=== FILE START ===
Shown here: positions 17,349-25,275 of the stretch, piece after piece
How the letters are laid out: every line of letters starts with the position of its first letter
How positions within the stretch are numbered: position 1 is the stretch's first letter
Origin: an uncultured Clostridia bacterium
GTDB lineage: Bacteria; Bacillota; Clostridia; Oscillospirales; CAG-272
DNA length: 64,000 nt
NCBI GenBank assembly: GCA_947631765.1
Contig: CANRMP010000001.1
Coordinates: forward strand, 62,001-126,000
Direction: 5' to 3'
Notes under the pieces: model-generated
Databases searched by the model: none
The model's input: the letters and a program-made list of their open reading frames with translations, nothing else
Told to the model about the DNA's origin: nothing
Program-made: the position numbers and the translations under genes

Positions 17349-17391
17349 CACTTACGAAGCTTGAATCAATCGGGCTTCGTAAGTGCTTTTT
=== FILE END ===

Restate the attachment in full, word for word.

Shown here: positions 17,349-25,275 of the stretch, piece after piece
How the letters are laid out: every line of letters starts with the position of its first letter
How positions within the stretch are numbered: position 1 is the stretch's first letter
Origin: an uncultured Clostridia bacterium
GTDB lineage: Bacteria; Bacillota; Clostridia; Oscillospirales; CAG-272
DNA length: 64,000 nt
NCBI GenBank assembly: GCA_947631765.1
Contig: CANRMP010000001.1
Coordinates: forward strand, 62,001-126,000
Direction: 5' to 3'
Notes under the pieces: model-generated
Databases searched by the model: none
The model's input: the letters and a program-made list of their open reading frames with translations, nothing else
Told to the model about the DNA's origin: nothing
Program-made: the position numbers and the translations under genes

Positions 17349-17391
17349 CACTTACGAAGCTTGAATCAATCGGGCTTCGTAAGTGCTTTTT